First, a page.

There’s a new nutrition documentary making waves on the Netflix scene. Called The Game Changers, it’s the personal story of James Wilks, former UFC fighter who began following a vegan diet in an attempt to recover faster from a serious injury he sustained during training. While learning more about the best diet that would help his body recover and repair, he had his mind absolutely blown by the fact that eating plants are actually good for you (it should be noted here that clearly many athletes receive little to no nutrition education as part of their training programs). So much so, that he made a whole movie about it, highlighting other athletes who claim to have found performance advantages by trading in their steaks for tofu.
Of course in the past few weeks the discussion surrounding this documentary has been blowing up my social media feeds and DMs, so I had to check it out.
Nutrition documentaries on Netflix are starting to become a dime a dozen. This isn’t even the first pro-vegan documentary I’ve seen on there in the past 12 months. Cowspiracy, Forks over Knives, What the Health, OMG GMO, Food Inc, etc are just some of the titles meant to persuade you to re-think what foods you put on your plate. The angle that The Game Changers has taken in that it’s specifically geared toward an athletic population. As a Dietitian who is passionate about sports nutrition (and have a fair share of vegan eaters in my client load), I figured I should give it a watch.
Others have dove deep into the specific scientific claims made in the documentary, and done a great job of it, so instead I’ve elected to share my view not from a literature perspective but from the bigger picture as a performance-focused Dietitian. This documentary also didn’t touch on any ethical/environmental reasons for a person choosing a vegan diet it simply focused on health and performance alone, so I won’t be getting into that here either.
So, the main claims made by The Game Changers are:
1. All animal foods are harmful to our health, cause disease, and impair performance. Any evidence to the contrary is paid for by the meat/dairy/egg industry and cannot be trusted.
2. Switching to a 100% plant based (ie- vegan) diet is the best way to optimize performance and prevent injury and disease.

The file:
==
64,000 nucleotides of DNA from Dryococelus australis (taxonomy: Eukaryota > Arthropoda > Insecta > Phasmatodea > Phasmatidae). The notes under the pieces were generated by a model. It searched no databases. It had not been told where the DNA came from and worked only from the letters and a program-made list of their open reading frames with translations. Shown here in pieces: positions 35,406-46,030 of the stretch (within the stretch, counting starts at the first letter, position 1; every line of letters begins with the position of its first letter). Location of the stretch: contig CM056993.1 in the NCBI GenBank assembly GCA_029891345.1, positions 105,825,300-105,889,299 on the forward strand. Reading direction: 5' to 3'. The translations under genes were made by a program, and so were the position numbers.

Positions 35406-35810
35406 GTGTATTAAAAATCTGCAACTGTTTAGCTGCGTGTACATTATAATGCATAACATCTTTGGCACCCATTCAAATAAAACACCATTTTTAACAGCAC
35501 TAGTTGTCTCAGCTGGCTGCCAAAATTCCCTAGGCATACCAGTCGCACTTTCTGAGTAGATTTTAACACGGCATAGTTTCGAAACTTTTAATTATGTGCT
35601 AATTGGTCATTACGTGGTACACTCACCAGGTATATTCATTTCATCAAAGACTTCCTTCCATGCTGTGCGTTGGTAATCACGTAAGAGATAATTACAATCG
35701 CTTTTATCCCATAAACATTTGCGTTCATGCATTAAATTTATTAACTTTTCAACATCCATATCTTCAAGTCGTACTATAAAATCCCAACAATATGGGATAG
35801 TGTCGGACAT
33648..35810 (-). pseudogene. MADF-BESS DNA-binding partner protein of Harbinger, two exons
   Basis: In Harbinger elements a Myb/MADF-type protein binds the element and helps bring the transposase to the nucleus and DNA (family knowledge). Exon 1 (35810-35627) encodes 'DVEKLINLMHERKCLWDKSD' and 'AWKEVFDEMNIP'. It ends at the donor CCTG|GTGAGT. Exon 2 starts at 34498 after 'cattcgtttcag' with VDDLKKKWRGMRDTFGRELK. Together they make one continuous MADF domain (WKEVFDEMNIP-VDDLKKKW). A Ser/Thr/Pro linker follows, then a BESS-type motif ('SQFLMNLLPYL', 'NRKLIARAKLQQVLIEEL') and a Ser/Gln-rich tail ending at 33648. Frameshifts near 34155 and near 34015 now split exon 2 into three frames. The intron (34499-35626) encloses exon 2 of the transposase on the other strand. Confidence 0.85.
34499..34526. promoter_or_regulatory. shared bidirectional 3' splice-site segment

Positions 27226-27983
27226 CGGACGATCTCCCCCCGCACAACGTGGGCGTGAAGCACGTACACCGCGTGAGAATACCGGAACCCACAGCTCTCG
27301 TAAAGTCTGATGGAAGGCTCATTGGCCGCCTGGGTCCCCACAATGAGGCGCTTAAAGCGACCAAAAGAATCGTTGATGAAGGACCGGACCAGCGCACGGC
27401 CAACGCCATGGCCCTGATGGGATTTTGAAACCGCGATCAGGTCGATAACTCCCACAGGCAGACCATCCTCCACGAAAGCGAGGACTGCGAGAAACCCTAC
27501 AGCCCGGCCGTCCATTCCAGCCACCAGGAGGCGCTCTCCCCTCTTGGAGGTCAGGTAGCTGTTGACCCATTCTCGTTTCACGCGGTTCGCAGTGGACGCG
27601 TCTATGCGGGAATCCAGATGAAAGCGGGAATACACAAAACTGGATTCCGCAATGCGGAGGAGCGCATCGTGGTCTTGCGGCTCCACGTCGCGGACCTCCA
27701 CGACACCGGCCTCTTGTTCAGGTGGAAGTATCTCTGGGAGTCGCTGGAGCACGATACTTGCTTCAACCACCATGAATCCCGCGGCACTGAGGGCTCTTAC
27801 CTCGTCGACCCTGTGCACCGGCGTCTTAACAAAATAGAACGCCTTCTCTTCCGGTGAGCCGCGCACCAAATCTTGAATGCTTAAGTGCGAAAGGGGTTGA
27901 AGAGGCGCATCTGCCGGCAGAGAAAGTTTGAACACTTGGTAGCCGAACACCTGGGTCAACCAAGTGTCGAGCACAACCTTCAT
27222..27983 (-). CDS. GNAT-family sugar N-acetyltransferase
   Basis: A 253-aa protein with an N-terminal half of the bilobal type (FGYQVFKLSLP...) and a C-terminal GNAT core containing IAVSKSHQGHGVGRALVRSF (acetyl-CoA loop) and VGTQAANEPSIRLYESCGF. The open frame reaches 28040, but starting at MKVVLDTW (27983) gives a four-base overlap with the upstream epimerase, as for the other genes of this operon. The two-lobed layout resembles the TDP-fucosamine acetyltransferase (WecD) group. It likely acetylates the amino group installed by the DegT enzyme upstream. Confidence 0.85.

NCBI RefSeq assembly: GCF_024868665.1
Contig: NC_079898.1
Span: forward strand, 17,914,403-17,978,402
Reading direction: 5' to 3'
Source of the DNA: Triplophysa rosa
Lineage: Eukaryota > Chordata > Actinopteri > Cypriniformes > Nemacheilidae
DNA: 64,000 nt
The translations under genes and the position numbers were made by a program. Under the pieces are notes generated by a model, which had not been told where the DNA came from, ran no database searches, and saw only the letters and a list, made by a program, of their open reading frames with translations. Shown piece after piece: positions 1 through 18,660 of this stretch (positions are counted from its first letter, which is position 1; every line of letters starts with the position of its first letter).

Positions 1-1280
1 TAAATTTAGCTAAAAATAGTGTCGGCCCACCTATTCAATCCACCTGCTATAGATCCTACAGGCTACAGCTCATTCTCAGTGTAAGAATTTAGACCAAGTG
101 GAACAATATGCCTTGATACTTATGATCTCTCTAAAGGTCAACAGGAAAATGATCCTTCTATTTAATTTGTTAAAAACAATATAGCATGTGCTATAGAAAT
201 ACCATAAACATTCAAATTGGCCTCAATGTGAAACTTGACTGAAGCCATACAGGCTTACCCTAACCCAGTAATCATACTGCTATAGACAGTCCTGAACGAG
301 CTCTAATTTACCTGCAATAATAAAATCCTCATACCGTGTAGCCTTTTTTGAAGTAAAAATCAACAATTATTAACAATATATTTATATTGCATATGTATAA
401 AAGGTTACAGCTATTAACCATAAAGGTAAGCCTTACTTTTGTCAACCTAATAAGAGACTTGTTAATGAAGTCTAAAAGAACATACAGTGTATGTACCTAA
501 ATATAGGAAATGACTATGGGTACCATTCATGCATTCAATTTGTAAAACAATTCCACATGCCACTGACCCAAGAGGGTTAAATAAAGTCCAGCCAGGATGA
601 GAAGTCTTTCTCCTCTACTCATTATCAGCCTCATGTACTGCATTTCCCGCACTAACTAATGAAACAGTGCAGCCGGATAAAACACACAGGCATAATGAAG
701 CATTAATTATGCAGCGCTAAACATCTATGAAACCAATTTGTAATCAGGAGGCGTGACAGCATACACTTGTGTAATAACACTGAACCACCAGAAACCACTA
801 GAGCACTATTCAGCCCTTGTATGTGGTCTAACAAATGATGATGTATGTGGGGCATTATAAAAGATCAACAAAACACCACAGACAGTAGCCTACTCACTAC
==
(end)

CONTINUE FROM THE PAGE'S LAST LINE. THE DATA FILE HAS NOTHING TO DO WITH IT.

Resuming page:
3. A plant-based diet gives you more and better erections (yes, you read that right). Things took a strange and unexpected turn around minute 53.
Now, the trouble with these types of shows is that they make their mark by creating hype and presenting only one side of an issue. I mean, we’re all on here talking about it right? So while it’s completely fair to say eating excessive amounts of animal foods (such that our diet is lacking plant foods as a result) is probably bad for our health, that does not in any way shape or form prove that we must exclude 100% of all animal foods from our diet in order to be a healthy person. I would go so far as to say that most people would do very well to increase their consumption of plant foods day to day, but it doesn’t need to be at the expense of all meat, eggs, and dairy products. Nutrition really isn’t that black and white. It’s also unfair to pin 100% of these athlete’s success on their nutrition choices, considering the importance of other factors in athletic performance such as their training programs, genetics, and rest/recovery strategies.
During the documentary, a few ‘tests’ were done to show the harmful effects of even a SINGLE meat-containing meal. They had 3 professional athletes consume either a meat-containing or vegan meal, taking blood samples 2 hours later to look at the difference. What was shown would absolutely shock many viewers:
I mean, clearly looking at the difference between black beans and chicken we can see that meat is just clogging up our arteries right? A heart attack literally waiting to happen.
Well, not quite. In reality that cloudiness we see in the blood sample after consuming a higher-fat meal is relatively normal. In fact, if we actually compared say, eating a similar amount of plant fats (from nuts, avocado, or olive oil) we would see the same effect in the blood after eating. Our bloodstream is the body’s transportation system, it’s how we move nutrients around the body from one cell or organ to another. After eating, food is broken down into very small components in the digestive system, then transported through the blood to our cells where its used or stored. The exact same thing happens when we consume a meal that contains carbohydrates- shortly after eating our blood sugar rises for a brief time as we transport the sugar to our cells. After that our blood sugar levels return to normal. It’s a healthy and normal part of human metabolism. What isn’t normal however, is for us to have chronically excessive levels of fats or sugars in our blood. This is why we generally do bloodwork “fasting” when we go to the doctor so these types of things aren’t skewing our test results.
The commentary during this part of the documentary mentions eating bacon and eggs for breakfast, a burger for lunch, and a steak for dinner as a typical meat-eater’s diet. While I don’t disagree that this is some people’s norm, it certainly isn’t what most athletes should be eating each day for optimal performance!